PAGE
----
healthHealth and Medicine

"Windmill Hack" To Ease Dead Arm After COVID Vaccine Probably Just Placebo, Experts Say


Tom Hale

Senior Journalist

clockJun 23 2021, 11:41 UTC

“This sh*t better work so my arm doesn’t hurt tomorrow,” one user posted. Image credit: EDSON DE SOUZA NASCIMENTO/

Tiktokkers have developed a “hack” to help alleviate aching arms after the COVID-19 vaccination. Some experts are skeptical whether it’s likely to ease this mild side effect, but others argue there might be an element of truth to it. Either way, it’s a largely harmless trend and could be a chirpy way to encourage young people to go out and get the vaccine.

The “hack” involves rotating the arm at speed like a windmill, preferably (but not necessarily) while enjoying the song “Please Don't Go” by Mike Posner. The idea is this motion will soothe the pain in your aching arm the following day after your vaccine. 


“This sh*t better work so my arm doesn’t hurt tomorrow,” one user posted.

One of the most common side-effects of the COVID-19 vaccine is having a painful, heavy feeling, or tender arm at the site. It can be a little uncomfortable, but generally nothing too much of a worry. The reason behind this sensation is simply inflammation caused by the puncture wound and your immune response to the vaccine. 


But will windmilling your arm to a heavily produced pop tune actually help this discomfort? Experts are split on the matter and there's not much direct evidence to back up the claim, but it probably won't hurt anyone.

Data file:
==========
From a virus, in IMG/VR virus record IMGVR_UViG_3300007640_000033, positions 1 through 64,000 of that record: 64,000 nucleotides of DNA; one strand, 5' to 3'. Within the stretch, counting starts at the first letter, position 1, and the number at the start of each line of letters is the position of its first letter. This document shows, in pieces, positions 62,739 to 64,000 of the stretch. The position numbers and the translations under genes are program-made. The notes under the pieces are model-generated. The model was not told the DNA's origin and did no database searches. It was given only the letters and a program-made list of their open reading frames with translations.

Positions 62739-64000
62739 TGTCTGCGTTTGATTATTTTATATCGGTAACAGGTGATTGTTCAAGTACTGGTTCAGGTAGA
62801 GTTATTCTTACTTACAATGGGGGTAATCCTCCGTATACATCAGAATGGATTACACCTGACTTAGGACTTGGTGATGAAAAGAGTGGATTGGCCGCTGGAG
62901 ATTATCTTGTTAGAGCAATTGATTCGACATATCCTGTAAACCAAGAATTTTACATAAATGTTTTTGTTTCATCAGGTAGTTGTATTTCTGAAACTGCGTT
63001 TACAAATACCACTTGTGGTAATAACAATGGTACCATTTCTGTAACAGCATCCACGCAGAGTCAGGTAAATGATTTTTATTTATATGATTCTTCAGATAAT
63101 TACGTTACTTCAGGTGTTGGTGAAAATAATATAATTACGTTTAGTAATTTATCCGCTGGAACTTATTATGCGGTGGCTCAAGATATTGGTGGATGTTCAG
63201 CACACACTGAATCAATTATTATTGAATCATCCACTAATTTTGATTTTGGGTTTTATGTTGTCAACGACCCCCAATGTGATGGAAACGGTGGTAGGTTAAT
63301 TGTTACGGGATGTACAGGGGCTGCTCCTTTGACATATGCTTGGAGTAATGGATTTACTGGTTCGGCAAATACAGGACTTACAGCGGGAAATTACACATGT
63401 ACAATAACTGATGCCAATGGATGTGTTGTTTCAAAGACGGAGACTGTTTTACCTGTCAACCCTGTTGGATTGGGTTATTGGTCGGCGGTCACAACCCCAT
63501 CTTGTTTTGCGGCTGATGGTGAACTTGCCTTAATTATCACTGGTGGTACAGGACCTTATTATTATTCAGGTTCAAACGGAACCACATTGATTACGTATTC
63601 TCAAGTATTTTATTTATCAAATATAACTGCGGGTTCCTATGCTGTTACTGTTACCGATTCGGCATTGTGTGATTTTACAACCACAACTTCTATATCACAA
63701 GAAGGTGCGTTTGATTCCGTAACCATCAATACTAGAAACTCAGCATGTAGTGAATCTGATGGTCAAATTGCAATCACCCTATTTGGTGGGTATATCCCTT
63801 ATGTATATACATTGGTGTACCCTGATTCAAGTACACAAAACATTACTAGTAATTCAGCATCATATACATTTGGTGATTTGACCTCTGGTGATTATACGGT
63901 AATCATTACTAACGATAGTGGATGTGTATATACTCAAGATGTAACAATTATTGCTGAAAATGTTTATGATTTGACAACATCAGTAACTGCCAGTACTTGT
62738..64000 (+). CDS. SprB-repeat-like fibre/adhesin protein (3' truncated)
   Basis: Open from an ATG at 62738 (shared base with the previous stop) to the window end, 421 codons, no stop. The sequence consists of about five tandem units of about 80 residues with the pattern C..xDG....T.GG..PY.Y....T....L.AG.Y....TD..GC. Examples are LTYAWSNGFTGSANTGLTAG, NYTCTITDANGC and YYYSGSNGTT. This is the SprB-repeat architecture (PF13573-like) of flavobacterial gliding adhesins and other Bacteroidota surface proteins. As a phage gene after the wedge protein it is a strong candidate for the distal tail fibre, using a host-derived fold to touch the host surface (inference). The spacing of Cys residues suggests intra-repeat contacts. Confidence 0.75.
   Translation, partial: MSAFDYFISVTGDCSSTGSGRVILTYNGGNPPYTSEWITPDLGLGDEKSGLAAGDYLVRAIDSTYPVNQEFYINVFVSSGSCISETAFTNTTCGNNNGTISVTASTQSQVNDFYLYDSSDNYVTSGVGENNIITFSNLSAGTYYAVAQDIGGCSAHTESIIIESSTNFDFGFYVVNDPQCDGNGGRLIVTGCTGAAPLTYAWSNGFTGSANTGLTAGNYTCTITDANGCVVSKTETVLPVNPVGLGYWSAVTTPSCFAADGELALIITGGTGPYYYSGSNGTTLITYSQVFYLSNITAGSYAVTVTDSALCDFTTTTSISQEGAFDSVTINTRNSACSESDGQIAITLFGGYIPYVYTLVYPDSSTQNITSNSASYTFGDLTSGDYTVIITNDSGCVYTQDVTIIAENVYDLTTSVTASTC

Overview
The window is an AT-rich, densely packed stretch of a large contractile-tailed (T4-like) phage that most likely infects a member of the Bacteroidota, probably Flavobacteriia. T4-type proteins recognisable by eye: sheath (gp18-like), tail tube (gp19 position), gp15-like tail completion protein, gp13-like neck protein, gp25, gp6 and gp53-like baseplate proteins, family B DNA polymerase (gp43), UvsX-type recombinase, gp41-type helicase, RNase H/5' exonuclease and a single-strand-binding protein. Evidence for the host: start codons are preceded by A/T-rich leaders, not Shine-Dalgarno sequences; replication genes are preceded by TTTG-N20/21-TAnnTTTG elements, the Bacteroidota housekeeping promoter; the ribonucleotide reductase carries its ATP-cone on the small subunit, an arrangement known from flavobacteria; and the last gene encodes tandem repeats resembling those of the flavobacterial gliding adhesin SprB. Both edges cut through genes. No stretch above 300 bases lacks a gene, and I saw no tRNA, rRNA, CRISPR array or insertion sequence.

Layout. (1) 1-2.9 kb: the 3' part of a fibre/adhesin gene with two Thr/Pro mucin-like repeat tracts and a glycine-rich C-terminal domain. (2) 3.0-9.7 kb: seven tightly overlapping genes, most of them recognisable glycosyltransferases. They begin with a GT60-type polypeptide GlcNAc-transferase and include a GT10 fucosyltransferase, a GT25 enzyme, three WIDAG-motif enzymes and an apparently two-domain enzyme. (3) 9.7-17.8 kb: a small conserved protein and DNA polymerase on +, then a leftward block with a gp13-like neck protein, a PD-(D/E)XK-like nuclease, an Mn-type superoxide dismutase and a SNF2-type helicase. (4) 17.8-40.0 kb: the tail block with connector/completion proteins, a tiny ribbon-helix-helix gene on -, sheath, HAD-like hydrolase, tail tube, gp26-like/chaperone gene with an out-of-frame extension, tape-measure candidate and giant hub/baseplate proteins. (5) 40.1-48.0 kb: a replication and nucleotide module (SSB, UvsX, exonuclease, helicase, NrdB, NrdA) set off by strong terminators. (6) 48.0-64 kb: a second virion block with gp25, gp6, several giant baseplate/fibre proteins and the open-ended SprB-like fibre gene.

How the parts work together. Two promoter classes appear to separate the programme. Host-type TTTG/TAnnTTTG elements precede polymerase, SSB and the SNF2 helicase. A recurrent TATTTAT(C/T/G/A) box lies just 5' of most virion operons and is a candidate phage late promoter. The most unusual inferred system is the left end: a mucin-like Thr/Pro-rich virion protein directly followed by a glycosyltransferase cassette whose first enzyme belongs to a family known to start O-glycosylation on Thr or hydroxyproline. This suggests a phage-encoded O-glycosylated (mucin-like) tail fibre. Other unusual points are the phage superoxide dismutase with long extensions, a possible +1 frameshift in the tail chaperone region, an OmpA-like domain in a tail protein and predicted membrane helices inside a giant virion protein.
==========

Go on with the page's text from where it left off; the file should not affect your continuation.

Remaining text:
“It actually does make sense to me as an infectious disease doctor,” Dr Peter Chin-Hong, an infectious disease specialist and professor of medicine at the University of California San Francisco, told SFGATE. “Basically, what they’re doing… is increasing the blood supply to the arm that’s vaccinated.”

Others were more skeptical of the trend but agreed it was fundamentally a harmless bit of fun.

“I doubt it is harmful – or helpful beyond any placebo effect, which could be substantial,” Adam Finn, professor of paediatrics at the University of Bristol and an honorary consultant at the Bristol Royal Hospital for Children told the Guardian.


“If it raises awareness of the jab and makes it seem like a joyful, playful thing, then that’s a very good outcome to the dance,” said Azeem Majeed, professor of primary care and public health, and head of the Department of Primary Care & Public Health at Imperial College London, also speaking to the Guardian.

Needless to say, the US Centers for Disease Control and Prevention doesn't actively recommend you spin your arms around after getting the COVID-19 vaccine, although they do say using and exercising the arm can help. They also advise people to apply a clean, cool, wet washcloth over the area. For more advice on potential side effects from the vaccine, check out their website.

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